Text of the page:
New report: Incidence of breast cancer much higher than expected
Breast cancer rates in Flower Mound are 22 percent higher than expected, according to a new report from the Texas Department of State Health Services released Wednesday.
The state’s new report, which considers cancer data from 2002 to 2011, found women’s breast cancer rates higher than expected in two Flower Mound ZIP codes, 75022 and 75028. The previous report used data from 1998 to 2007 and found higher rates only in 75028.
The department revisited its 2010 report on Flower Mound after it was heavily criticized for its methods last year. An independent review of the cancer data, published as part of a fuller review in an environmental law journal, found problems with the state’s analysis.
The new report also considered other cancers, including childhood cancers, in the two ZIP codes. The data showed certain rates of leukemia higher than expected, but officials could not rule out that those rates were higher simply by chance.
Flower Mound Mayor Tom Hayden said he was briefed on the revised report Wednesday morning. Hayden remains concerned about breast cancer rates among younger women in Flower Mound and how it might compare statewide, but that information was not in the report.
“They said they would get that information for me,” Hayden said.
In the previous report, state officials began the executive summary by characterizing the breast cancer rate increase as a “slight elevation” that was “consistent with the population growth in the area.”
Later on in the same document, epidemiologists wrote that breast cancer rates were higher, and by a statistically significant amount, in the 75028 ZIP code.
The previous report had found that 183 women were diagnosed with breast cancer from 1998 to 2007, a rate 40 percent higher than expected.
The new report found statistically significant higher breast cancer rates in both the 75028 and 75022 ZIP codes.
In all, 369 women were diagnosed with breast cancer from 2002 to 2011. The rate is 22 percent higher than expected.
In her paper published in the Virginia Environmental Law Journal, University of Texas law professor Rachael Rawlins criticized the state’s previous report for using a 99 percent confidence interval. Researchers more commonly use a 95 percent interval, she said.
A confidence interval is a special math calculation that helps eliminate the possibility that an increase came by chance. In a small area with a low population, such as that of a single ZIP code, one or two new cancer cases can occur simply by chance and affect rate calculations for that area.
But by using a stricter confidence interval in its analysis, the state also can reach a false negative, Rawlins said. In other words, state officials risk not identifying a public health concern.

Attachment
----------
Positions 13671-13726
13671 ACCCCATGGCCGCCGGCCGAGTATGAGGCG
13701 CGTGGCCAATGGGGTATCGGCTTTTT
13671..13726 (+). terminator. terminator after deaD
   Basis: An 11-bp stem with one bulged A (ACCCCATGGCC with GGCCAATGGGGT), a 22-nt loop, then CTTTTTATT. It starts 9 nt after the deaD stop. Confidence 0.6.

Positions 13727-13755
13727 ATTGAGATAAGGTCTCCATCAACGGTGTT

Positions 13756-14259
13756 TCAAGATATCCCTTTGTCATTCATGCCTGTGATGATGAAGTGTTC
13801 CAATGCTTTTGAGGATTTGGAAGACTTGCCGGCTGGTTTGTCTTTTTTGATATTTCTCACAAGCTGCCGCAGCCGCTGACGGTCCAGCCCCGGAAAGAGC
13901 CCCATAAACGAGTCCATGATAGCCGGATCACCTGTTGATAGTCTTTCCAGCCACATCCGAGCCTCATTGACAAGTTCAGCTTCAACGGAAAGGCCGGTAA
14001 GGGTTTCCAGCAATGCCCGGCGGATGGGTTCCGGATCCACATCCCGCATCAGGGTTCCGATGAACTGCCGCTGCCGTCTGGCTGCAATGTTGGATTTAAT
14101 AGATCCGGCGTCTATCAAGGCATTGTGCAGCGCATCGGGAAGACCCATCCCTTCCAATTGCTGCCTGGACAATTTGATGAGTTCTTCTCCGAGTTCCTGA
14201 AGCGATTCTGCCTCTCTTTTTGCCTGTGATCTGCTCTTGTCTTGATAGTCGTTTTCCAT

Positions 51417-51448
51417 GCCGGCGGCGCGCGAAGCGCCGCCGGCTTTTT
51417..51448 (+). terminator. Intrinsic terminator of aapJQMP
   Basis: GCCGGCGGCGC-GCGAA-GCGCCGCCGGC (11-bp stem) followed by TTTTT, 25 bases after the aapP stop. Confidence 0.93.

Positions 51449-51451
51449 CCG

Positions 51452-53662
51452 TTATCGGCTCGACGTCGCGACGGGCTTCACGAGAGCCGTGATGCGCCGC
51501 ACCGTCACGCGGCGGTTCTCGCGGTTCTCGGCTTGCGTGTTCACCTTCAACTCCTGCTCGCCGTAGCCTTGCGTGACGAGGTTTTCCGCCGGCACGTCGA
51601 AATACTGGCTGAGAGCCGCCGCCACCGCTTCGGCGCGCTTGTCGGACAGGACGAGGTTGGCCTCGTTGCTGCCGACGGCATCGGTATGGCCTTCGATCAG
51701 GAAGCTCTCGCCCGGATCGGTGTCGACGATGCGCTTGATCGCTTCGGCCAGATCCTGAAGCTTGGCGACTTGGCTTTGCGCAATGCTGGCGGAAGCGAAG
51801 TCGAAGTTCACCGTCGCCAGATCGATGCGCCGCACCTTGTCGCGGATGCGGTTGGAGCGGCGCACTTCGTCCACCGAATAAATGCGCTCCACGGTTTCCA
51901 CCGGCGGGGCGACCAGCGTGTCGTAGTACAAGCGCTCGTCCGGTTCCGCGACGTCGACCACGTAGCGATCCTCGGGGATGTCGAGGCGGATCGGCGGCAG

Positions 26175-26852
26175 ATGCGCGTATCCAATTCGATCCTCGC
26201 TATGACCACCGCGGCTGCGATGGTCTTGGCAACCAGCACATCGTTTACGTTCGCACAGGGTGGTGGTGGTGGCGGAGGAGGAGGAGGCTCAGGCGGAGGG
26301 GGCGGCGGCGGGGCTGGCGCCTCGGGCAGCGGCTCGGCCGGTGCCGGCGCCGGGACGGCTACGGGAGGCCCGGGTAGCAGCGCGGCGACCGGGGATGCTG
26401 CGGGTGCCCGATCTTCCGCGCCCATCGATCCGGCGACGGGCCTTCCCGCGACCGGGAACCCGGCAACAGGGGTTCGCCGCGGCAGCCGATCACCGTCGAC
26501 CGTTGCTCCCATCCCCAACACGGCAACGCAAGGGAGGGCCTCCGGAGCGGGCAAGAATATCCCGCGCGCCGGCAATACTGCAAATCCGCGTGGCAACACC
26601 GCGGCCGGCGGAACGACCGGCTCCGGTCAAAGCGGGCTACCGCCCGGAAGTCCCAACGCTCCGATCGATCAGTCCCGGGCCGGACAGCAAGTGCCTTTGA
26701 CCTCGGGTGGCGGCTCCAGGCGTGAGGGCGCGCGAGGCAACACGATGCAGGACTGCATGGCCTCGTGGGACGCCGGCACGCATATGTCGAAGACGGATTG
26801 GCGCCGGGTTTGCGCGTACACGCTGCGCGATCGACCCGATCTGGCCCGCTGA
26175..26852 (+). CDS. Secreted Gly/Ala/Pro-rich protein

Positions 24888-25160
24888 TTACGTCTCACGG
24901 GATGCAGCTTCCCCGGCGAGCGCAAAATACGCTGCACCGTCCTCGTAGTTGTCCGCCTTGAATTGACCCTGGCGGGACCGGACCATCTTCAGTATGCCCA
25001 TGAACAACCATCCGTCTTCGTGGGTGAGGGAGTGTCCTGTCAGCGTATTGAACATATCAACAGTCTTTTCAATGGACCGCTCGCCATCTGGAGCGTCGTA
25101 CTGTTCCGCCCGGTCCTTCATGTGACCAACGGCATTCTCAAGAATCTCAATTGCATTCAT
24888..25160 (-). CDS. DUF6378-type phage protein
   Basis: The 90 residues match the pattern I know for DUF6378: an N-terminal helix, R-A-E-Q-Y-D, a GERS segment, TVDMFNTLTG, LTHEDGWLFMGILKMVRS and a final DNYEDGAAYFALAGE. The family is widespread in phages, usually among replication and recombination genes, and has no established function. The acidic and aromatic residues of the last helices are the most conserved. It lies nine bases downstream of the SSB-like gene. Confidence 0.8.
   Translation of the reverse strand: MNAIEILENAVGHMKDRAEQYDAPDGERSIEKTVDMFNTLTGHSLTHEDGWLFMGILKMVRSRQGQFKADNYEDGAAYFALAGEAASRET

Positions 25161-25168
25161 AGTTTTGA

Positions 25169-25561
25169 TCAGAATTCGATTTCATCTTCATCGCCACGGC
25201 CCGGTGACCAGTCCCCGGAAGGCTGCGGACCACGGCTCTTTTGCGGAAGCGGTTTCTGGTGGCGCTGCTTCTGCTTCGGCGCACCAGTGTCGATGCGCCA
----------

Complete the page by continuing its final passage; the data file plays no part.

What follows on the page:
The state’s new analysis downplayed the connection between cancer rates and environmental exposure, even though that was the impetus for the work.
Cancer victims, their families and other Flower Mound residents have been concerned for several years about benzene and other carcinogens that could have come from the Barnett Shale boom, which has brought natural gas production into neighborhoods.
The new report acknowledges those concerns, but instead points to research that says cancer is often caused by lifestyle choices, such as smoking and obesity.
In a study of health data from 2006 to 2012, the Robert Wood Johnson Foundation estimated that approximately 10 percent of Denton County residents smoked. The same study estimated about 17 percent of Texans smoked, a little less than the estimated rate of 18 percent nationwide.
State health officials estimate that about 33 percent of residents in the Dallas-Fort Worth area are at risk of obesity.
Janet Ackerman, a researcher at the Silent Spring Institute, said community concerns about environmental factors are understandable, particularly when it comes to breast cancer.
She co-authored a paper published in May in Environmental Health Perspectives that identified 17 types of chemicals that should be targeted for study in relation to breast cancer.
“There is a growing body of evidence that a lot of chemicals in the environment that have been poorly studied could have an effect,” Ackerman said.
She pointed to new work from the federal Interagency Breast Cancer and Environmental Research Coordinating Committee and the Institutes of Medicine that showed the shift in research priorities.
The IOM report, in particular, identified three common air pollutants — benzene, ethylene oxide and 1,3 butadiene — as chemicals of concern when it comes to breast cancer, Ackerman said.
In a press release, Flower Mound officials called their local air monitoring program of Barnett Shale operators “effective and beneficial.”
Town inspectors have been able to find minor leaks and other operational items that are quickly addressed by operators, officials said.
State officials said they would continue to monitor cancer rates in Flower Mound.
PEGGY HEINKEL-WOLFE can be reached at 940-566-6881 and via Twitter at @phwolfeDRC.